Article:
With significant law enforcement presence in the immediate area, workers installed fencing around the Robert E. Lee monument in Richmond on Monday morning as part of the Virginia Department of General Services (DGS) plans to remove the controversial statue from its prominent location.
The temporary fencing, which completely encircles the monument grounds, was erected to ensure the safety of visitors and workers as DGS prepares the site for the eventual removal of the statue, according to a news release from the agency published Monday.
As the crew of workers completed the job, some local residents gathered to see what was happening.
Many onlookers told The Virginia Star that they did not even know why the fencing was being put up in the first place. When told it was to prepare for removal, several people said they were happy with it.
“It was such a powerful statement to see the statues come down over the summer,” local Chris Foote said. “And now just to see this last one still standing here, to see it come down would be a really really monumental moment.”
The move by DGS comes as the legal battle over the statue’s removal between Governor Ralph Northam and a group of residents that live near the monument, which began this summer, is still unfolding and there is no clear timeline as to when the matter will finally be resolved.
In October, Richmond Circuit Judge W. Reilly Marchant sided with Northam after finding the Lee statue was raised as a backdrop of the Confederacy and keeping the monument up would go against contemporary public policy as set by state legislators.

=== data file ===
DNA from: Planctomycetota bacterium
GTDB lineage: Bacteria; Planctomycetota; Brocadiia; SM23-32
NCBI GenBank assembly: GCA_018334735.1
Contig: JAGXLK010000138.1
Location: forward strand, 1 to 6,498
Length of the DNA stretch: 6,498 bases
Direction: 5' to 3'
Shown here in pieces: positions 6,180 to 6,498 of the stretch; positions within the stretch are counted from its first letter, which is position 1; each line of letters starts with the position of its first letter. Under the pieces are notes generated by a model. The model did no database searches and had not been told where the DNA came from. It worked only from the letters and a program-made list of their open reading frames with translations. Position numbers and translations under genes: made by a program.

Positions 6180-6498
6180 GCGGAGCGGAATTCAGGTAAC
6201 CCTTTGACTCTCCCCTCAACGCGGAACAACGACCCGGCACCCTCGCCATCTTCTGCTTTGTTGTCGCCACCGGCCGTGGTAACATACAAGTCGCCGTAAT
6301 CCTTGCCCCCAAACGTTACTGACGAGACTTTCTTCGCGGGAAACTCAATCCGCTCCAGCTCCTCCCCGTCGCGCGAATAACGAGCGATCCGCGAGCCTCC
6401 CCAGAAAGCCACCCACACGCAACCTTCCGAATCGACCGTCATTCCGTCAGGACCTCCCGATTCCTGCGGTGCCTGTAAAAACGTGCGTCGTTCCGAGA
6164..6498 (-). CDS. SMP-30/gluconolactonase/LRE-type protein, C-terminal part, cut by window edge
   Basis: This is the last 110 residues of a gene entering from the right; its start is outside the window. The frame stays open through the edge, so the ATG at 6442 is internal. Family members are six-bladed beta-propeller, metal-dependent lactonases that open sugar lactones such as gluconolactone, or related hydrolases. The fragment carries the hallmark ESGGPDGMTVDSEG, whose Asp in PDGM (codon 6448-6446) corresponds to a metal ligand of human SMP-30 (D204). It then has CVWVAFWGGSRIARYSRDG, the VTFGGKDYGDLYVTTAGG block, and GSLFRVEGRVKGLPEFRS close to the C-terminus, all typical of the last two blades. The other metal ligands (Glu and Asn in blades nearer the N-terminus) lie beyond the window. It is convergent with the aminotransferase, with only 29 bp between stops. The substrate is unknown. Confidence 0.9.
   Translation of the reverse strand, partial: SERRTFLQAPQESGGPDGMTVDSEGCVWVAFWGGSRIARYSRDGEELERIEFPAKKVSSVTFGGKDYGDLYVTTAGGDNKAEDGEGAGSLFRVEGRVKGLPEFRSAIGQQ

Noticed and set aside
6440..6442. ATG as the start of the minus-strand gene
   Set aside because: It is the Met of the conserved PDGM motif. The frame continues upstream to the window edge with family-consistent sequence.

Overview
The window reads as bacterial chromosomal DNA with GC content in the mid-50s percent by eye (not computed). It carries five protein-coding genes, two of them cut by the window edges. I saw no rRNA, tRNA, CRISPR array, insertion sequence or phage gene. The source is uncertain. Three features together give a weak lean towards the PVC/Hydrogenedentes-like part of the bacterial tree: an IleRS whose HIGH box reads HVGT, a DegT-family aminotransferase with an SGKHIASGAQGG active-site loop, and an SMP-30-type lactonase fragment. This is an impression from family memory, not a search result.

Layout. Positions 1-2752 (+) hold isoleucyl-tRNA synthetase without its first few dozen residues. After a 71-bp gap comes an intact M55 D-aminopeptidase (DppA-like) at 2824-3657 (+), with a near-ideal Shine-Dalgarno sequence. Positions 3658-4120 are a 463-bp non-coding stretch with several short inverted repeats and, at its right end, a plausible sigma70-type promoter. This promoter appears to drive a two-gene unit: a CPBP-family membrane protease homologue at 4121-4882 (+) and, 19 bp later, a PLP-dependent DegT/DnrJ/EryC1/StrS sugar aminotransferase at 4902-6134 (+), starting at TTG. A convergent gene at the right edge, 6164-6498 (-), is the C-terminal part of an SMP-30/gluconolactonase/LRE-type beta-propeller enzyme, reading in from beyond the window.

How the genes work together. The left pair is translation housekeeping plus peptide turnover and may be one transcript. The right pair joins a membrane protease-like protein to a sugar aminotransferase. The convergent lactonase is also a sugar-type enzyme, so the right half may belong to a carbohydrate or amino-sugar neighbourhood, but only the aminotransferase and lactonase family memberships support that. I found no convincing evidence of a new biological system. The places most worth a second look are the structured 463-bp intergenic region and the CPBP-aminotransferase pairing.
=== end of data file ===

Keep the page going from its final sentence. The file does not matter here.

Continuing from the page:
But, just days later, Marchant clarified his ruling to keep in place an injunction that was originally set over the summer, which barred the state from removing the statue, until the group of residents had a proper appeals process.
On Monday, an attorney representing the residents filed a petition for appeal with the Supreme Court of Virginia, arguing that there were numerous errors with Marchant’s ruling.
The attorney, Patrick McSweeney, told The Star through email that he had no idea what the timing would be if the state Supreme Court accepts the appeal.
Attorney General Mark Herring, who is representing the governor and the state in the case, has asked the court to expedite the proceedings if they take up the appeal, according to an emailed statement from his office on Monday.
“Attorney General Herring remains committed to taking this divisive relic to Virginia’s racist past down as quickly as possible, so that the community can begin to heal and reclaim a space that has stood as a symbol of oppression for too long,” the statement said.
Even with Herring’s request, there is no timetable for when the court will accept or deny the appeal petition, or how long those proceedings will last if the appeal is taken up, meaning the fencing around the monument could last for many weeks.
Located at the start of Monument Avenue in Richmond’s Fan District, the Lee statue and its grassy circle has become a gathering spot for the local community and activists ever since protests erupted in the city this past summer over social inequity and police brutality, resulting in the area’s transformation and the statue being covered in graffiti.
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